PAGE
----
Husband & Wife Articles


 

Household Holiness

God calls us in our daily family life

By Bill Keimig

My oldest son loves to do battle. Usually with light sabers. He and I often tear around the house and stop in spots to lock blades (the plastic collapsible kind). He likes battle. So does his dad. And it’s part of my vocation to train my sons and daughters for the battle of their lives – spiritual combat – the fight to become holy with God’s grace.

The Keming Family 

Today is All Saints Day – that great holy day when the vast cloud of heavenly witnesses is celebrated. Yet it is not as important to celebrate those who are already in heaven as it for us to realize that  we should emulate them and end up in the same place. In fact, the Church’s overwhelming message of this day is that saints come from every era, every social background, every educational level, every vocation, every occupation, and every age – very young, very old, and even middle-aged like me!

The great Communion of Saints offered by Mother Church is not for placing a few special people on marble pedestals. Instead, our feast today shouts to us that a life of holiness is not a pipe dream – it’s possible for me. How about that? Me, an ordinary dad! Yet why not, since the two greatest saints were first called to be a mom and a dad, St. Mary and St. Joseph?

Grasping this was important for me. I was not raised breathing Catholic air. My family went to Sunday Mass, but never to Confession (I have no memory of my first Confession). I was not confirmed until after my marriage. I never didn’t believe in God, but my prayers and faith were not interior. I understood that I was expected to be good, and felt guilt when I sinned, but without any sense of a need to sharpen my perception of “goodness,” to hold it to an objective standard, or to form my conscience by any deliberate study of truth. I didn’t have my sights set high.

This all changed by my falling in love with my future wife. Her strong, well-informed Presbyterian faith was extremely attractive to me. Her parents were missionaries, and they made me their project.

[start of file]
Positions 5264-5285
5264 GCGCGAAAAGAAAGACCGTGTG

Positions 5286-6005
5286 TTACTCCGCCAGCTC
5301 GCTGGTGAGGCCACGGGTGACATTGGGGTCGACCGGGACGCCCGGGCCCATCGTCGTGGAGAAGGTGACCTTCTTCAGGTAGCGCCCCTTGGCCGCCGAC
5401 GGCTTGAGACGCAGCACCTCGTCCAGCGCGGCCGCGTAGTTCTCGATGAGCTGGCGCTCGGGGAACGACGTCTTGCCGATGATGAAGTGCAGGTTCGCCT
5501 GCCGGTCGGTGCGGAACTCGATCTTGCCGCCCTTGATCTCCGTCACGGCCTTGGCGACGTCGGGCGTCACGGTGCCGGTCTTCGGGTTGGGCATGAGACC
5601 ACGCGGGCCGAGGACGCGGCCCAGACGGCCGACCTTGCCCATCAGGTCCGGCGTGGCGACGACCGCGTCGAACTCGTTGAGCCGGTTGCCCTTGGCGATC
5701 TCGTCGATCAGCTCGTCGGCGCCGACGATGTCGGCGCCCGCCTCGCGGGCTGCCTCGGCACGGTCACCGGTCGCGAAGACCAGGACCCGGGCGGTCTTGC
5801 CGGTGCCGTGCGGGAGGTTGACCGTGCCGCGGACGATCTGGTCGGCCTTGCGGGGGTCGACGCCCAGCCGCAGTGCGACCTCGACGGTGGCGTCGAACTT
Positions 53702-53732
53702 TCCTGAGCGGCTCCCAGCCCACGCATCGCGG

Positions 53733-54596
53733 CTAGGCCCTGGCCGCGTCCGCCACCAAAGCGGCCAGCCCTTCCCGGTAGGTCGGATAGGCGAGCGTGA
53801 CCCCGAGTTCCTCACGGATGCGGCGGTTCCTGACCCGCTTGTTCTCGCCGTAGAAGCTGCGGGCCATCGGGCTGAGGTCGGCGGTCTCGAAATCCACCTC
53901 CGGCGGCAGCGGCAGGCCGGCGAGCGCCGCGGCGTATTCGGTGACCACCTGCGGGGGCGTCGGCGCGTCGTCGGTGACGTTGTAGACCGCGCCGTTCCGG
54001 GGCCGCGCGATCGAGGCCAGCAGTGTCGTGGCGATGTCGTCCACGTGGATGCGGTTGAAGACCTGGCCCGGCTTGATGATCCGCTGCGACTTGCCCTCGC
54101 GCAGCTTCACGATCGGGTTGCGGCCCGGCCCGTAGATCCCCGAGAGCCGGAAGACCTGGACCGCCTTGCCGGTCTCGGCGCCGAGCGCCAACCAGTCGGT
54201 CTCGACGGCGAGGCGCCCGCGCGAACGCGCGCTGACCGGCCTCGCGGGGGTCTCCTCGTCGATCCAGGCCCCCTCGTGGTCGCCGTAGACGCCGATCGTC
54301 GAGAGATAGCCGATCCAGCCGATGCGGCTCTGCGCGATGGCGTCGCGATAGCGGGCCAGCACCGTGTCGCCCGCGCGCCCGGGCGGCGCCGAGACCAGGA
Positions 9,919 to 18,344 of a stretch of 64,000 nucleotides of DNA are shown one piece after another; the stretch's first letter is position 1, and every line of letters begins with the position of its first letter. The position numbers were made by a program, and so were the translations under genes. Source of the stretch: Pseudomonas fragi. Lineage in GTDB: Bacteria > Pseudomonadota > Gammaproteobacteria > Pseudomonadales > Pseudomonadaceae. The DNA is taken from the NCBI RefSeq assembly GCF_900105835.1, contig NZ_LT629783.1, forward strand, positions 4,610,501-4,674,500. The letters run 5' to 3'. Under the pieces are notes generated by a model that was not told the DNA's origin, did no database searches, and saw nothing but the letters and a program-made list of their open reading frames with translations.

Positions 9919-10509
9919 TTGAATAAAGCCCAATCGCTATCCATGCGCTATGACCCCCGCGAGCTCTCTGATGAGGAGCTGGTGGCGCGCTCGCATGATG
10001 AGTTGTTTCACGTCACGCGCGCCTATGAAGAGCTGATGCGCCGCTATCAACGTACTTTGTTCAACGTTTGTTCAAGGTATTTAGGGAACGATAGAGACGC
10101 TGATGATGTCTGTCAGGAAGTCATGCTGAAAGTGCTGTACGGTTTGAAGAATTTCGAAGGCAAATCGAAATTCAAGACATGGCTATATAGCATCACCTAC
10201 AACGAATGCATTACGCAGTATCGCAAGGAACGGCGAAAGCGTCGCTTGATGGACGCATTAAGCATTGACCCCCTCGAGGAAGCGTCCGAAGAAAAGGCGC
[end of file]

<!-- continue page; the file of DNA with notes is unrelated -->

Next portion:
Their personal love of Jesus was a striking revelation, and I offered no resistance. For me, at this transitional point in my life (getting married; getting God), my life had to be all or nothing.

My fiancé, then wife, and I turned ourselves towards ministry, eventually discerning our work to be in the Catholic tradition. In finally listening to Mother Church, I realized that God wanted us to realize that the path of real progress in personal holiness is not complex or hard to figure out – it’s made up of ordinary, everyday stuff, found in family life.

How do I understand spiritual “progress” towards holiness at this point in my journey? For me, it is the question of how do I stay close – an intimacy question. Who has God given me to love right now? Here is what I see that I should be seeking (however poorly I do so at present):

I try to listen to God’s words at Mass and in study. I try to repent and confess with regularity. I receive Communion as often as I can. I talk to others about him, most especially those within my vocational life, but also those who would stretch my comfort zone, and those “most in need of thy mercy.” I try to prioritize loving over doing, listening over speaking, trusting over doubting, simplicity over calculation, giving over accumulation, fasting over ease. I ask God to help me pray, and ask him to give me prudence to see what to care about, and what to let go. I try to live expectantly and not in fear of disaster – God desires my good, desires my peace, desires me. I try to hold my wife close to me as my prime calling in this life, and by that to discover the nature of God’s generosity and my deep need.

I think our highest spiritual wisdom is to see that no life circumstance will ever come upon me in such a way that I could be justified in ignoring a command of the Lord or a vocational duty.

So, what gain is there in a practical real-world pursuit of sainthood? Mother Church tells us that, among other things, the benefits include: fidelity in our vocation, joy, and freedom from self-centeredness. Sounds like a war worth fighting! As I finish writing this, my son is calling me for another saber fight. So, for this Knight, it’s off to battle!

Bill Keimig writes from Maryland, where he lives with his wife, Heather (who wrote the Husband & Wife column for May 2011), and their five children.